In the competition for the annual Amsterdam UMC Societal Impact Award, the jury designated 2 winners who finished exactly equal in points. Anesthesiologist Niek Sperna Weiland won the award for his Sustainable Care project, which aims to make Amsterdam UMC greener. Associate Professor Anne Eskes received the award for her initiative in which family members and other informal caregivers learn to carry out part of the care following oncological surgery.

In person-centered care, the involvement of a patient's family is crucial and highly valued. Cancer Center Amsterdam affiliates recognize the importance of the family unit in a person's well-being and aims to engage and support family members as active participants in the care process.

Empowering Families in the Care Process

Originally trained as a nurse, Dr. Anne Eskes is now an associate professor focused on family engagement. “Families are the very heart of the crucial support network that many patients with cancer need,” says Anne. “Traditionally in healthcare, the focus is solely on the patients and curing the disease. But engaging the families can unlock so much more, from improving shared decision making to active participation in a person’s care.”

Families are the very heart of the crucial support network that many patients with cancer need.
Anne Eskes
Associate Professor

Anne is leading a research program exploring training family members to care for a loved one who undergo cancer surgery. Willing family members are invited to a post-surgical 5-day training program that involves staying in the hospital 24 hours a day. They receive education on medication administration, symptom management, or other aspects of care. “We are equipping them with the necessary skills to assist in the patient’s care at home,” Anne says.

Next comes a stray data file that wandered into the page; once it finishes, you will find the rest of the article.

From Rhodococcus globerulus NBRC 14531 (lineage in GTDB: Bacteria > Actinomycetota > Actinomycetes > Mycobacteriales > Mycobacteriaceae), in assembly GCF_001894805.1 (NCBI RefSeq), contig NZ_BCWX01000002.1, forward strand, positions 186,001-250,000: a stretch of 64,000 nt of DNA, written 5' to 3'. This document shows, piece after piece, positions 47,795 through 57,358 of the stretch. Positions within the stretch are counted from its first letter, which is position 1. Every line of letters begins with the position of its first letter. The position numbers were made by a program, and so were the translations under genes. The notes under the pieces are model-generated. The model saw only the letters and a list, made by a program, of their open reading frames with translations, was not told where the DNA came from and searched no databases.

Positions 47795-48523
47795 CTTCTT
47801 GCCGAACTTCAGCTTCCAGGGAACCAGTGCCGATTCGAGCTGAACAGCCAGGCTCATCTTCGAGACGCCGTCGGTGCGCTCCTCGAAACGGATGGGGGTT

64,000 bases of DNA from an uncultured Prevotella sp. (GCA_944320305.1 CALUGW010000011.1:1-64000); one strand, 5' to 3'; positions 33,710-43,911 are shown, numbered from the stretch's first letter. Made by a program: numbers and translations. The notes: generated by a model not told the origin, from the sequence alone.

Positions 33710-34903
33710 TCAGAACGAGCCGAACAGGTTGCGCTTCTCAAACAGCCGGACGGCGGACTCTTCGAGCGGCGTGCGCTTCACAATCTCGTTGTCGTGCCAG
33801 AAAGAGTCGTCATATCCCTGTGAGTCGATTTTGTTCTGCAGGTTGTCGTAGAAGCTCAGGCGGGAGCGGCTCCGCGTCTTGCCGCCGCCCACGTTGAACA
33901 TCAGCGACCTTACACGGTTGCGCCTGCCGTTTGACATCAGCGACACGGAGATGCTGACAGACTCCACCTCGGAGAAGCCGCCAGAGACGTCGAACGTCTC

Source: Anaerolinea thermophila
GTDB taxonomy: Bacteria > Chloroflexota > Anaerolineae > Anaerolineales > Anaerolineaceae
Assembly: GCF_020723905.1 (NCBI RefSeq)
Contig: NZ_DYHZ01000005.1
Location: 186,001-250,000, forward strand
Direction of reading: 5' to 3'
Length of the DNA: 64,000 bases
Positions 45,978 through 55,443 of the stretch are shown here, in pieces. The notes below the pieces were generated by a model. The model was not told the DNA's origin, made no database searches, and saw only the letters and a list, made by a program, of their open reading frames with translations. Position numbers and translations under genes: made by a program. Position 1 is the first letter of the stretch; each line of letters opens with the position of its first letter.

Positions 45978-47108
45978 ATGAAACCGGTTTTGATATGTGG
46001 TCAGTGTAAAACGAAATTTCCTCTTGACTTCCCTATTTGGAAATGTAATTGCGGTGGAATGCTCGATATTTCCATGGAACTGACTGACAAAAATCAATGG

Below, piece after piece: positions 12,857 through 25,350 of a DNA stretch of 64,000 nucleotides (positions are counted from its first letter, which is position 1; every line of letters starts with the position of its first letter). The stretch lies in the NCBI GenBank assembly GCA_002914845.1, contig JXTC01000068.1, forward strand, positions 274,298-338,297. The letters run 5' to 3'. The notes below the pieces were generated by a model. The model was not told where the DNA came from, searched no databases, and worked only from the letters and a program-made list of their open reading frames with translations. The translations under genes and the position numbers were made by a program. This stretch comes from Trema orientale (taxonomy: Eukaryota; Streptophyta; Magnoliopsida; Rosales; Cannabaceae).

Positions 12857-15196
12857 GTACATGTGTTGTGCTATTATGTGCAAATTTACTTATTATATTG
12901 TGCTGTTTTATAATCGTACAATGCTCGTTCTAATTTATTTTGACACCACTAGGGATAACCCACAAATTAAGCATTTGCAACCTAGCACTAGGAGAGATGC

Many Benefits, Maintaining Balance

Training family members to provide care at home has several key advantages that can improve a patient’s quality of life, including improved continuity of care, increased comfort, and a sense of security and independence. It can also help reduce the financial burden associated with professional caregiving services.

Anne points out that family caregivers also face challenges. “It is important to maintain a balance. Serving as a caregiver for a family member can be emotionally challenging and there is a risk of caregiver burnout. So, we also look at that.”

In the pursuit of person-centered care, recognizing and harnessing the strength of families can truly transform the care experience by fostering a collaborative and supportive environment that maximizes the well-being of both patients and their loved ones. Through ongoing research and innovation, researchers like Anne Eskes and her colleagues continue to refine and enhance family engagement practices, ensuring that families remain at the core of compassionate and effective healthcare.

For by more information, contact Anne Eskes, or read this interview.

Text Laura Roy.

Follow Cancer Center Amsterdam on LinkedIn & Twitter /X.

© 2024 New Haven Biosciences Consulting– All rights reserved.